Best wishes to all,

  6. Great point on how there are many "fates worse than death" in the better horror films JKM.

    The fate of the undead in "Phantasm" has always left me very uneasy...easily one of the creepiest aspects of one of the creepiest films of all time.

  7. Hi Indianhoop!

    Yes, death is bad...but what the Tall Man does to people is infinitely worse. Like you, I have always found the undead of Phantasm very creepy; very unsettling.

    The idea that you can recognize these monstrous, unthinking dwarves as your former human friends gives me the shudders...

    Thanks for the comment!


  8. What a great analysis of what makes the PHANTASM films and the Tall Man so effective as horror films. They play on nightmare logic in a way that the NIGHTMARE ON ELM STREET films don't. With the exception of the first ELM STREET, I never really felt scared for the protagonists but definitely in the first 2 PHANTASM films I really feared for the lives the main characters and wondered if they would be able to escape the Tall Man. Plus, the killer silver ball is one of the most memorable (and nasty) weapons in the horror genre.

  9. I'm late to this, but I agree with J.D. on this one. If you've seen Angus Scrimm's interviews, he's the kindest, most sincere of gentlemen. Put him in this series, without much make-up, and he's evil incarnate! And those damn flying balls! What lunatic thought up that simple (almost elegant) mechanism and unleashed it do such vicious mayhem? The whole series was pretty damn clever. Great examination, John.

  10. Hello my friends,

    J.D.: Angus Scrimm is so great -- I agree, a total gentleman. Then you set him loose in Phantasm (or on Alias, as McCullough...) and he's just this dark, imposing force of evil. Amazing.

    Le0pard13: I agree with you too, on Scrimm, and the elegant (and evil simplicity...) of those silver balls. I remember the first time I saw the movie it was just this descent into dream imagery, dream horror.

    Thank you both for the comments...


  11. Hey.

    First let me tangent and defend the Nightmare series from JD and then tie it all back! I felt that the nightmare sequences in almost all (not all, but almost) the Nightmare flicks were the saving graces in some of the lesser entries and for the most part maintained an environment of fear because they focused on specific social fears that many of us, whether we admit it or not, have. Like the thin socialite's daughter in Nightmare 5 who eats herself to death or the deaf boy in 6 who wants to hear so bad but when he does even the smallest pin drop is as loud as a bomb. Or in Nightmare 4 where the protagonists can't progress forward (the dreaded can't do simple things dream) because they keep getting transplated BACK to the place they started.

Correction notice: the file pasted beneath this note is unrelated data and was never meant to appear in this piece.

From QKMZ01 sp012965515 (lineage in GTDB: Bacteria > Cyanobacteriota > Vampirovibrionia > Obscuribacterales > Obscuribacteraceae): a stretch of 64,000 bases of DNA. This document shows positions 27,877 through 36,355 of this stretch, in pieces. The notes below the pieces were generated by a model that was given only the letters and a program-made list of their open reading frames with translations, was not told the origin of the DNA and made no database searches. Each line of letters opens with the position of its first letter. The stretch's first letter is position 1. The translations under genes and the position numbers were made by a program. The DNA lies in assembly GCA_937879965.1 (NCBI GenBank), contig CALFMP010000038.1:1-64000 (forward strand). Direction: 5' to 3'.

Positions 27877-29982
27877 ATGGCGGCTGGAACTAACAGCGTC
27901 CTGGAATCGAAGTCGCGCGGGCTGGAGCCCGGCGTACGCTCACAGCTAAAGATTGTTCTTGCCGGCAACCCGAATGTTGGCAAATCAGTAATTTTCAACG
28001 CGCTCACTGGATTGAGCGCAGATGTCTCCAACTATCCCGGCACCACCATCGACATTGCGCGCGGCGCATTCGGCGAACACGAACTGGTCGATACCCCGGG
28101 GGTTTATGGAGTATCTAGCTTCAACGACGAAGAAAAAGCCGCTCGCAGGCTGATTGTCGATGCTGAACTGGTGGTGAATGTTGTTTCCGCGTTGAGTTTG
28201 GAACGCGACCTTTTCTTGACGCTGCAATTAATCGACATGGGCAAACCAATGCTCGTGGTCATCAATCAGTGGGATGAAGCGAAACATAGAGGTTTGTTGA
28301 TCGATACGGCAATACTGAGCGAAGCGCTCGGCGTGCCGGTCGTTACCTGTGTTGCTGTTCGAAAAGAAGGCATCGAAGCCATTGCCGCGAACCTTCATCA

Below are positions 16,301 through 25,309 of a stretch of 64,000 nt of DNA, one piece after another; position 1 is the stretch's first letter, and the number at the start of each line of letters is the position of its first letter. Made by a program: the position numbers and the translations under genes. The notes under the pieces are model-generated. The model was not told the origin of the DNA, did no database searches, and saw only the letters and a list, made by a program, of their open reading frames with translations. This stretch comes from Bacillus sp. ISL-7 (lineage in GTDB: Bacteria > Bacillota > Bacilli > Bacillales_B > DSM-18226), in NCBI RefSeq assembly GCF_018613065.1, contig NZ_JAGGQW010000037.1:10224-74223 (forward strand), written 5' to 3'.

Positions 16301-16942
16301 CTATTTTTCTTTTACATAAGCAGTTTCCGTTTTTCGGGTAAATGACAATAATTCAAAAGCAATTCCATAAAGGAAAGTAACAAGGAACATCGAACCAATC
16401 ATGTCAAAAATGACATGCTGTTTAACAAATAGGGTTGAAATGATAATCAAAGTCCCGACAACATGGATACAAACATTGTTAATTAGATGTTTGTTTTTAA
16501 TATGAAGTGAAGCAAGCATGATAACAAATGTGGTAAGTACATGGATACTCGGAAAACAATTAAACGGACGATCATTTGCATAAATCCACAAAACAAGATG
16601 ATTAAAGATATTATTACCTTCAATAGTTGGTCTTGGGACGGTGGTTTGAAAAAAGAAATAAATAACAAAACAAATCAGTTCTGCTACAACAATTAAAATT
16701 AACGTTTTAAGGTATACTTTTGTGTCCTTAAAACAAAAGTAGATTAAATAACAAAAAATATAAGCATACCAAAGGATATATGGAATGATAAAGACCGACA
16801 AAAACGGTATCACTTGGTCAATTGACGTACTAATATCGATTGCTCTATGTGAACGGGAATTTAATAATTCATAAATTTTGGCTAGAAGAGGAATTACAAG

And this ties into JKM's review because while lesser horror entries seem to aim for more visceral terror that aim for jump scaring or to satisfy a designer's wet dream, things like Nightmare and Phantasm go for specific, haunting ideas that we can all relate to. Phantasm, as JKM says, is a 12 year old boys dream/nightmare sequence: a clearly black hat villain, amazingly inventive and seemingly impossible horrors like the ball and the realms and such, and the fears 12 year olds worry about like abandonment and loneliness. Without the depth of adult observation, some 12 year old fears are larger then understanding and go beyond interpretation.

    Excellent review as always JKM. Inquiry: I've only seen Phantasm I (rented) and II (watched on Joe Bob Brigg's Monstervision). Are III and IV worth watching at all???

  12. Will: Some very interesting comparisons and points there. I agree that Elm Street and Phantasm are apples and oranges to some degree. The Phantasm series at the very least, has a more tightly woven and consistent sense of mythology: the movies don't contradict each other. (I love in the Elm Street series how in Part III the old sanitarium is open and in business, but by Part V -- like two years later -- they say it has been closed down for forty years!)

    The point is, both franchises have their merits. I enjoy both, very much.

    Phantasm III and Phantasm IV are entirely worth your time, assuming you know what you're getting into.

    Part III and Part IV are very low-budget, direct-to-video features. And honestly, after writing Horror Films of the 1990s (coming soon from McFarland...) I can say with some degree of certainty that these Phantasm sequels are better than 99% of all such DIV productions from that decade. But they are cheap, and a little goofy...but also strangely affectionate, and emotion-provoking.

    Truthfully, I got a real kick out of them, even though the final film was literally shot on a shoestring, and it shows. If you can accept the limitations that were imposed on the franchise, the last two films work surprisingly well. The final film may even give you a lump in your throat. Not an epic, spectacular ending, but a small, intimate one that makes you remember the beginning. Odd, individual, and fun.